A Novel Technique to Estimate Water Saturation and Capillary Pressure of Foam in Model Fractures

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Foam is applied in enhanced oil recovery to improve the sweep of injected gas and increase oil recovery, by greatly reducing the mobility of gas. In the laboratory, X-ray computed tomography is commonly used to evaluate the performance of foam in core plugs. However, foam properties, such as bubble size and capillary pressure, are much more difficult to measure. In recent years, microfluidic models have gained much attention because they easily facilitate the imaging study of in-situ foam. However, it is still challenging to estimate capillary pressure, in a model with a uniform depth of etching. In this paper, we report a novel technique to estimate water saturation and capillary pressure of foam in two 1-meter-long model fractures. Both model fractures are made of glass plates. They have different roughness and hydraulic apertures. Unlike microfluidics with uniform depth of etching, our model fractures each has a variation of aperture. We characterize the roughness and represent the aperture distribution of the fracture as a network of pore bodies and pore throats. In this study, foam is pre-generated and then injected into the fractures. The inlet and outlet valves are closed for 24 hr after foam reaches steady-state. We use a high-speed camera to visualize foam in the fractures. We use ImageJ software to analyze foam texture and quantify bubble density, average bubble size and polydispersivity. In addition, we estimate water saturation and capillary pressure by analyzing images in terms of fracture geometry. We found that water in foam resides in locations of narrow aperture, Plateau borders, lamellae between bubbles, and water films on glass walls. Water-filled zones of narrow aperture and Plateau borders account for almost all the water. During the re-distribution of water and gas in static foam, in-flow and out-flow of water must take paths along the network of Plateau borders and water-occupied zones, as they are the only continuous paths for water flow. In both model fractures, the decrease in water saturation coincides with an increase in capillary pressure, as expected. This novel technique of estimation of water saturation and capillary pressure of foam provides insights for studies of foam in naturally fractured reservoirs with complex geometry, where measuring such foam properties is challenging. This analysis is possible because aperture varies along our model fractures, unlike most microfluidic devices. Our technique would also have an application to foam aquifer remediation and CO 2 sequestration.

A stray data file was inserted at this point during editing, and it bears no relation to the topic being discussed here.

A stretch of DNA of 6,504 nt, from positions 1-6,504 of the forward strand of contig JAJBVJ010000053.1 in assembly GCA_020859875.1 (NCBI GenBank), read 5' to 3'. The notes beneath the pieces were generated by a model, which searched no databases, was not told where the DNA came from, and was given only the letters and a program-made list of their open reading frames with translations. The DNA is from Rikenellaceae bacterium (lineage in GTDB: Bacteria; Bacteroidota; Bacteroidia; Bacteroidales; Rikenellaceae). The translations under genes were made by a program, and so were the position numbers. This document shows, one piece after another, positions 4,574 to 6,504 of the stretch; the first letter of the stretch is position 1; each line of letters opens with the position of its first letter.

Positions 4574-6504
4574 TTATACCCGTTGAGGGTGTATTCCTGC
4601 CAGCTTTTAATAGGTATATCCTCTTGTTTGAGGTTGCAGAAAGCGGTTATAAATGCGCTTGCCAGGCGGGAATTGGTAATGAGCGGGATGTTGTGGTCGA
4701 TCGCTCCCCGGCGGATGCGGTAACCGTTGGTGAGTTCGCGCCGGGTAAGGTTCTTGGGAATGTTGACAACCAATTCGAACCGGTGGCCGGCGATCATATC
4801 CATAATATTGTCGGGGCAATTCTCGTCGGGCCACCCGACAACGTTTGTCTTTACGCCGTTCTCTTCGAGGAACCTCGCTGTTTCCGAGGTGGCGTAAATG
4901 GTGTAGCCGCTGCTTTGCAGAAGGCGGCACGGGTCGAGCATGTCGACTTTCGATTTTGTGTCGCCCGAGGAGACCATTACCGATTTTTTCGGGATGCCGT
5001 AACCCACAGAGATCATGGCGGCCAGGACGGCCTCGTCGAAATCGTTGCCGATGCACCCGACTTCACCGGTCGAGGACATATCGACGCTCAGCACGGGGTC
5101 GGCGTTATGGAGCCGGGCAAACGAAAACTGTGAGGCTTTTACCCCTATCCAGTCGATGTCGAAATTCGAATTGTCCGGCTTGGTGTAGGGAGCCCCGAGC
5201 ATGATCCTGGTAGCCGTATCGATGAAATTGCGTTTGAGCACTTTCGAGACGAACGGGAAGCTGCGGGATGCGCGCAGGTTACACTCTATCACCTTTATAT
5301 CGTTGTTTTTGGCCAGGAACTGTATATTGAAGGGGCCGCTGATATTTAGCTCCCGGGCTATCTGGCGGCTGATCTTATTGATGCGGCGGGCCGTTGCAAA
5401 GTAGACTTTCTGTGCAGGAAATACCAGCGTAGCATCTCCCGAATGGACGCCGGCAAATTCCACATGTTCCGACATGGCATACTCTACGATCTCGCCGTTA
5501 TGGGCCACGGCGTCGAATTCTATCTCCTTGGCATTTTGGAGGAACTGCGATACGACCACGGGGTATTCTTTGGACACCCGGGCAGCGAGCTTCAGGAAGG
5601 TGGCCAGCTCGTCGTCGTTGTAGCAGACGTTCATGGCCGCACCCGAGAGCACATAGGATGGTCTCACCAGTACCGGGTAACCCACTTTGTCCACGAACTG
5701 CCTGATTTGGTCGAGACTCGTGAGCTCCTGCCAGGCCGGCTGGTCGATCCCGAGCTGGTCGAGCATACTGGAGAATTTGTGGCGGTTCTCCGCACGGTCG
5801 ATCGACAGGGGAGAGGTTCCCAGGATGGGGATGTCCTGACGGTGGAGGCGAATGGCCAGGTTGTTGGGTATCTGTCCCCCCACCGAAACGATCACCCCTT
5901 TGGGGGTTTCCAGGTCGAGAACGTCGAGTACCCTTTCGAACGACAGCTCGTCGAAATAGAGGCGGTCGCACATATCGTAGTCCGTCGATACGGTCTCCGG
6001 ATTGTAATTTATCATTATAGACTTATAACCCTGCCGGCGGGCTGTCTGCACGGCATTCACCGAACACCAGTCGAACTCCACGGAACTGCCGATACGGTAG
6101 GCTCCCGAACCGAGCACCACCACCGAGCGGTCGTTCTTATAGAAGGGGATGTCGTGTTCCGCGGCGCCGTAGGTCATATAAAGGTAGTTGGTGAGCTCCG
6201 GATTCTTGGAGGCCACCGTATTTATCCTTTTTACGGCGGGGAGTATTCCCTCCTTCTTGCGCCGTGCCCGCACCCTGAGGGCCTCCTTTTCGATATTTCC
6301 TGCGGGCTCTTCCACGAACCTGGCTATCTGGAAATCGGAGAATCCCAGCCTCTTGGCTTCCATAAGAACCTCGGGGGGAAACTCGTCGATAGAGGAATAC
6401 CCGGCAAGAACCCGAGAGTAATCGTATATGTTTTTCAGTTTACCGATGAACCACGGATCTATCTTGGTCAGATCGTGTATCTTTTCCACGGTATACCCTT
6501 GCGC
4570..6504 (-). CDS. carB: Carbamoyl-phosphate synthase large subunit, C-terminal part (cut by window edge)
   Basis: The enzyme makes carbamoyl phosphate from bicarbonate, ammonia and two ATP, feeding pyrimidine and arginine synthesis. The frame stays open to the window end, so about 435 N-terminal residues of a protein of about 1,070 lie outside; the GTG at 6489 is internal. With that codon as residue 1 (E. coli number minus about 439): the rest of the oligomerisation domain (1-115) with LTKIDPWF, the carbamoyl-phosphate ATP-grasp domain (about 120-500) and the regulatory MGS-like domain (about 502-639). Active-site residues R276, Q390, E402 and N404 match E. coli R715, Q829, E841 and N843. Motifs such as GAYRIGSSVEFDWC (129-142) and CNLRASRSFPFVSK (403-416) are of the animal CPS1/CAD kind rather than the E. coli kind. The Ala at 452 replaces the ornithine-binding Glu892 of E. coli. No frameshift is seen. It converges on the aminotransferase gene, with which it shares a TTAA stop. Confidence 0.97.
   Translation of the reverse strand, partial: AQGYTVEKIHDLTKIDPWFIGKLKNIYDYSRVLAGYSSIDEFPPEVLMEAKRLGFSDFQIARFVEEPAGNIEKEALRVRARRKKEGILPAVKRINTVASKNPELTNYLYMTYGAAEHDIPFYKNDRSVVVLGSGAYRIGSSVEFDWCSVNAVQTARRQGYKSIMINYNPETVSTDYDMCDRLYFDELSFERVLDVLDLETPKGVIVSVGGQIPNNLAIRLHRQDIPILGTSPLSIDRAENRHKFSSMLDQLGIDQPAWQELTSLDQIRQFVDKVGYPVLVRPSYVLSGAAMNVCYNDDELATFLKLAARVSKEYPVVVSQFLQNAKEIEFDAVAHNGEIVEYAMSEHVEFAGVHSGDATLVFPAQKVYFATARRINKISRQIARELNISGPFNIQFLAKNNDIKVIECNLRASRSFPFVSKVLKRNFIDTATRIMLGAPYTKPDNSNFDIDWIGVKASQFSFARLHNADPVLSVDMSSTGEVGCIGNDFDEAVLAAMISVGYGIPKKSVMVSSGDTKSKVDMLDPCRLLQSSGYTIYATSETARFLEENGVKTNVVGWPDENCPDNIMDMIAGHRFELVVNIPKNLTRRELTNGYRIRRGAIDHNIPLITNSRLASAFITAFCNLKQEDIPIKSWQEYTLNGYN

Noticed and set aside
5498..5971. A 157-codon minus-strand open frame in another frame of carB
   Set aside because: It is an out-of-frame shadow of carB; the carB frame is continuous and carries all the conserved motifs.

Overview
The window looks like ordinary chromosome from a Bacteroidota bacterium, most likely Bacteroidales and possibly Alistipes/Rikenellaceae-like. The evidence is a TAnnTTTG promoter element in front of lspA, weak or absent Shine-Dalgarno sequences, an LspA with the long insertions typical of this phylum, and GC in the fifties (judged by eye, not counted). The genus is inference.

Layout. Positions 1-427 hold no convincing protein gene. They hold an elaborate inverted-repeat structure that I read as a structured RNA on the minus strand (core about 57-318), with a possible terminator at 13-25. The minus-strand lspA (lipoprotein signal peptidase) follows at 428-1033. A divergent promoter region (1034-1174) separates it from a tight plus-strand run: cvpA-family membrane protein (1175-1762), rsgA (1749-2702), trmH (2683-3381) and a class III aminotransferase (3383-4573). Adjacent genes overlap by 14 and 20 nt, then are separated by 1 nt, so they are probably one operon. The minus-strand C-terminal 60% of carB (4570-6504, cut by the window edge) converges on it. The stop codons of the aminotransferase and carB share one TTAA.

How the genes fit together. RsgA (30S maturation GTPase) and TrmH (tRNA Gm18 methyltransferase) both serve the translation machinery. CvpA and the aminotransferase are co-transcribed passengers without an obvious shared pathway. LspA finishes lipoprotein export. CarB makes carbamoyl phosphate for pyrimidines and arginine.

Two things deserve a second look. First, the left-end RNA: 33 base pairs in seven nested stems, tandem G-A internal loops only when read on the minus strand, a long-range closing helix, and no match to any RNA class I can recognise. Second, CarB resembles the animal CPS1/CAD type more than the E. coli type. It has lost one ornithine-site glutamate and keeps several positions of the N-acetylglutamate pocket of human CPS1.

Original languageEnglish
Article number127800
Pages (from-to)1-10
Number of pages10
JournalColloids and Surfaces A: Physicochemical and Engineering Aspects
Publication statusPublished - 2022


  • Aperture distribution
  • Capillary pressure
  • Foam
  • Fractures
  • Image analysis
  • Lamella
  • Plateau border
  • Water saturation


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